I admit that it seems difficult to form a conclusive opinion on debate that is currently raging in the United States. It concerns a planned mosque and community center, to be constructed just two blocks away from the site of the World Trade Centre, which was destroyed in the September 11th attacks. Each side, especially within American society and the families of victims of the attacks, have points of view for and against the project, whilst the issue itself has specific sensitivities. It now has a political dimension, between America’s two main parties, the GOP and the Democrats, before the mid-term elections in November. Each side is keeping an eye on the indicators of public opinion polls.
So why this site in particular, which has an emotional resonance with the families of the victims, and Americans in general, who were traumatized by what happened there on the 11th of September? This is the question raised those who oppose the construction of the mosque, for they [Americans] have the right to this [ground zero], whereas a mosque can be built anywhere else. Generally speaking, Islam can be practiced anywhere.
However there is also the counter question; why not? Muslims are not responsible for what the terrorists did on September 11th, and there were also Muslim victims in these attacks. Barack Obama expressed such a view in his speech during an Iftaar dinner, highlighting the difference between Islam and ‘Al-Qaeda’, and that the latter do not represent Muslims. But Obama found himself in the midst of a political storm, and whilst he began his day in favor of building a mosque at this site, after the White House had remained silent for two weeks, he subsequently reviewed [his stance] and was obliged to alter his remarks the following day. He confirmed that he was not defending the particular site [ground zero], but defending the right of American Muslims to worship, and build places of worship like everyone else, as stipulated in the constitution, regarding respect for religious freedom.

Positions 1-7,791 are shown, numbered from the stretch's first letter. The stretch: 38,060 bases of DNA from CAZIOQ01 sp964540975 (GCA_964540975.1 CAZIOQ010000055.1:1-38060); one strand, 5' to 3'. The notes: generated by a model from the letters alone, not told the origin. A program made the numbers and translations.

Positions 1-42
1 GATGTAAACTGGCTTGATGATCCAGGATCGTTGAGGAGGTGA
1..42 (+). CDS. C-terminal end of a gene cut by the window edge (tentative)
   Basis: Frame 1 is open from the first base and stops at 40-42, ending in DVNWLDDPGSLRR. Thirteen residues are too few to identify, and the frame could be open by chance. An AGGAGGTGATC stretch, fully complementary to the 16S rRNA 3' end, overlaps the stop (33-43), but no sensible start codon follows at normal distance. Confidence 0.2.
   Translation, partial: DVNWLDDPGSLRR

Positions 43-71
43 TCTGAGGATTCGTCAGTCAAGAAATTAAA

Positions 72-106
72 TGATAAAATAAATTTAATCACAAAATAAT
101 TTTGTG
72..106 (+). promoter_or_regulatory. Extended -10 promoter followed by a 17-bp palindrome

A writer for the ‘New York Times’ has described the mosque debate as one that is taking place between ‘two Americas’. Firstly there are those who believe in the constitution, stating the right of everyone to religious freedom, whatever religion, and the rights of equal citizenship for citizens old and new, regardless of the language they speak. Secondly, there are those that view society from the perspective that people of a particular culture have the duty to assimilate with everyone else. This practice succeeded in incorporating large waves of migration in the 1920s, into American society. But today’s world is different from the 1920s; it has become entangled and inter-connected. There is considerable international interest surrounding the controversy associated with the mosque project, beyond a local framework, and the message that it [the final decision] will send is important in the outside world, especially in Islamic countries.
It was possible to avoid this controversy, which has rekindled an atmosphere similar to the Islamophobia that was apparent the period after the September 11th attacks, if sufficient studies and surveys were conducted before selecting the site. Polls suggest that 70 percent of Americans oppose the construction at this site.
The difficulty now is undoing the negative message that this would convey to Islamic groups, who wish to correct the misconceptions and likewise the suspicion that there is a relationship between Islam and the September 11th attacks. Yet the truth is that the attacks were carried out by a terrorist group that plagues almost all Islamic countries.
The solution? Perhaps the way out is to return the issue to its local framework, as a matter for the residents of New York to decide what they want, within the framework of their local laws. However, there is nothing wrong with taking into account the feelings raised, on the grounds that the project serves Muslim Americans who must be a part of the interactions of their local community.